What To Do With Leftover Wine

Leftover wine, what’s that?

Just kidding ; ) My wife and I often end up with leftover wine, too… but generally speaking, it doesn’t last much more than 24 hours. However, some people only have one glass of wine per day and they have to find ways to make the wine last one, two, sometimes even three days! So, how do they do it?

What To Do With Leftover Wine

As soon as the bottle is open, air gets in contact with the wine. Air is good! First, it aerates the wine, letting it “breathe” and “open up”. Something magical happens, as the softness and flavors of the wine come out in the taste and the smell. As time goes by, more oxygen continues to enter the bottle and oxidize your precious elixir. Now, air is the enemy, and we must find ways to keep it away from the wine to optimize drinking conditions.

Just know that if you must keep the wine for more than 48 hours, no matter what storing technique you use, it will never be up to the same performance level as it was on day one. Don’t let perfectly good wine go to waste. Be “wine smart” ; )

 

Leftover Wine – Timeline 24 Hours

Leftover Wine – RefrigeratorRefrigeration – The battle against oxidation starts with refrigeration. Whether you want to prolong the life of a red, a white or a sparkling wine, make sure to pop it in the refrigerator instead of letting it sit out on the counter overnight. In the case of a red, remember to take it out the refrigerator a few minutes before drinking it.

Leftover Wine – RecorkRecork – More often than not, the cork you popped will still fit the bottle top. The key is to make sure the cork is no tight to ensure the best possible seal. If the cork doesn’t fit, you can try an artsy/decorative top. Those are cute and fancy (great for parties and small talk) but they do not hold a tight seal. Lever bottle stoppers are not as classy but they have a better seal.

leftoverwine_privatepreservePrivate Preserve – When you recork, you’re essentially locking the oxygen inside the bottle. This is the “Trojan Horse” of wine! Spray Private Preserve into the bottle to replace the oxygen with 3 other gases we naturally breathe (Carbon dioxide, Nitrogen and Argon). Unlike the air around us, the Private Preserve mixture lacks in oxygen and impurities which makes it a perfect environment for wine preservation.

Leftover Wine – Wine PumpPump It – Recorking works but it doesn’t remove the excess of air inside the bottle. If you have a pump, use it! It removes the air stuck in the bottle, minimizes the risk of wine contamination and keeps the wine fresh longer. Those pumps come with a couple stoppers and they only cost 10 to 15 dollars. Wine preserver and a life saver all in one ; )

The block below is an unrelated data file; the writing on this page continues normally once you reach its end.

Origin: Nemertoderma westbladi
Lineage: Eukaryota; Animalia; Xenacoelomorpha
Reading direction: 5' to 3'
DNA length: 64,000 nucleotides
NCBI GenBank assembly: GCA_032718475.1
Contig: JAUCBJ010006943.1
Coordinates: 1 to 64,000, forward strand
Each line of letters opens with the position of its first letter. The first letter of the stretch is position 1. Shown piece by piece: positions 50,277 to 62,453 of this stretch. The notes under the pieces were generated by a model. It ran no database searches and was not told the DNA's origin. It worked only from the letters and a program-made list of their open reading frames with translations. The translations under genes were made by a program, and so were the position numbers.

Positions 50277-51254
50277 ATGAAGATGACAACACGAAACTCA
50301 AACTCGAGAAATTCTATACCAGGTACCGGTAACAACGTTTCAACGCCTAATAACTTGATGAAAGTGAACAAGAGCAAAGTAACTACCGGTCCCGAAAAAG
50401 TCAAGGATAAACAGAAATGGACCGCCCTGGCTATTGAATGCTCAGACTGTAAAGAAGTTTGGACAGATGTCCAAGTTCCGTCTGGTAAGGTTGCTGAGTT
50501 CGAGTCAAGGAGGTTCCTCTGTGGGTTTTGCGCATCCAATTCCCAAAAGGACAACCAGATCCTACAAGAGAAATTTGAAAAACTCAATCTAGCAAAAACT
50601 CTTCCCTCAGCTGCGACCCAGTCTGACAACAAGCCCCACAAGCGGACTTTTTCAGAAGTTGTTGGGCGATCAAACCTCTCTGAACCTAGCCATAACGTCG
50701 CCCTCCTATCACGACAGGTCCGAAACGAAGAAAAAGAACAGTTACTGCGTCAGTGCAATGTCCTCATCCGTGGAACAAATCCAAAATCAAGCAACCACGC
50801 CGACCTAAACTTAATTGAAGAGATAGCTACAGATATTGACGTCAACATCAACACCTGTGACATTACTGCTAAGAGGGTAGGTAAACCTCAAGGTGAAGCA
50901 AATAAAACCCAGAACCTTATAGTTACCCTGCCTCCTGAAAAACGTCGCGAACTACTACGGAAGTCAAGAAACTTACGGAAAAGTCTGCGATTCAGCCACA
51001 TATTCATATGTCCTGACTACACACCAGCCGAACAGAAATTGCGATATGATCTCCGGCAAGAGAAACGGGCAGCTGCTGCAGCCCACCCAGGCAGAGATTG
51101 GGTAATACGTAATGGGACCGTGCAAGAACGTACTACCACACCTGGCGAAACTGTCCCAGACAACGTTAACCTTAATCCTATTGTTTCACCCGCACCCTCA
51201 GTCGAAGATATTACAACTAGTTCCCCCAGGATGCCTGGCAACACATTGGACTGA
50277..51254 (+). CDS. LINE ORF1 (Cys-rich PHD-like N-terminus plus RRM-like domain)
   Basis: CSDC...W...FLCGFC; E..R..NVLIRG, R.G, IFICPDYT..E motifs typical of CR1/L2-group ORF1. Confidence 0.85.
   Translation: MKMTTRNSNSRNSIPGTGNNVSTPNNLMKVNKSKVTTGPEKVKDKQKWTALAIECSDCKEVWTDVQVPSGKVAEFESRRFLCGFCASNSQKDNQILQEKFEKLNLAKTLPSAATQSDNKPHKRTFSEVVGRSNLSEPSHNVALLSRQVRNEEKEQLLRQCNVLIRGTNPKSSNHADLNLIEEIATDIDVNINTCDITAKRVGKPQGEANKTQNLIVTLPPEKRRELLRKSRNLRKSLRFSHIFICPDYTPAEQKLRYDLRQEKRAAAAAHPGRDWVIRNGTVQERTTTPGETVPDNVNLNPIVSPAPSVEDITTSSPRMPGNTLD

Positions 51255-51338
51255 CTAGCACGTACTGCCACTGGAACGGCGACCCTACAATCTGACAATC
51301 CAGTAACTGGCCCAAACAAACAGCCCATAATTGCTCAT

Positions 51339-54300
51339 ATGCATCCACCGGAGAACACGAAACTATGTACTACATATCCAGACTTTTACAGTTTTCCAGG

Leftover Wine – Timeline 36 Hours

Leftover Wine – Small BottleA Smaller Bottle – There’s nothing wrong with small. In fact, “small” can extend the life of a wine by twice the amount of time. Once you get down to about half the bottle, pour the remaining wine into a smaller bottle. This significantly decreases the bottle’s capacity for holding surplus oxygen at the top. Less air in the bottle means less contact with air. Pretty simple.

Leftover Wine – CocktailCocktails – Once the wine has been open for 48 hours or more, the above techniques won’t help you much anymore. At this point, it’s drink or fling. But before you decide to dump your wine in the sink, you might consider a few cocktail ideas. In the case of a red wine, you can make a delicious Cardinal or Communard  (Fun Wine Cocktails – Cardinal). If you’re drinking white, make it a Kir. Those cocktails consist in mixing Blackcurrant liqueur into the wine, resulting in a crisp, refreshing, delicate and slightly sweet drink – just sweet enough to take the edge off the wine’s acidity that’s been collecting over time.

While an opened wine may not be up to the same performance level a couple of days later, it could star in a Sangria recipe where the fruit, sugar and additional alcohol will give it new life.

Leftover Wine – Wine CubesWine Cubes – If you can’t use it all, freeze it! Pour the leftover wine in an ice cube tray and place it in your freezer. Once frozen, simply put the wine cubes in a Ziploc bag to avoid freezer smell, and use whenever you need to. Spike a drink, keep that sangria cold, or use for an easy-to-grab cooking essential with marinades, stews & sauces!

 

Leftover Wine – Timeline 48 Hours

Leftover Wine – DishCook – There is no reason to let a favorite wine go to waste, when you can put it to good use in another venue. After 48 hours, consider cooking with your wine. Really, do yourself a favor and think of a dish that calls for wine or an easy marinade. Cooking with wine is another way to both redeem an opened bottle of wine and infuse richer flavors into reduction sauces, soups and meats. Plus, you get to open a new bottle of wine to enjoy with your meal. It’s a win-win ; )

 

Leftover Wine – Timeline 72 Hours

Leftover Wine – VinaigretteSalad Dressing – After 3 to 4 days, your wine will start tasting like vinegar. You might as well use it as such. Feature it front and center in a wine-based salad dressing, and be the hero that saved that precious wine.

 

 

Leftover wine may seem oxymoronic, but at some point, it’ll happen to you, too. I personally don’t like leftover wine. Della Reese said it beautifully (though metaphorically) in her 1970 song – “I can’t stand the taste of this leftover wine.”

 

Santé!

 

Grapevine Separator

 

Leftover Wine – Cork

RELATED ARTICLES:

• Wine Cork Story [Part 1]
Wine Cork Story [Part 2]
How To Store A Wine Bottle
• Optimal Wine Serving Temperature
• Say No To Spoiled Wine

5 Comments

  1. Scott Miller

    I enjoy reading the interesting and practical bits of info you come up with, like what to do with the leftovers, wine etiquette and so forth. Stay thirsty, my friend. Thanks!

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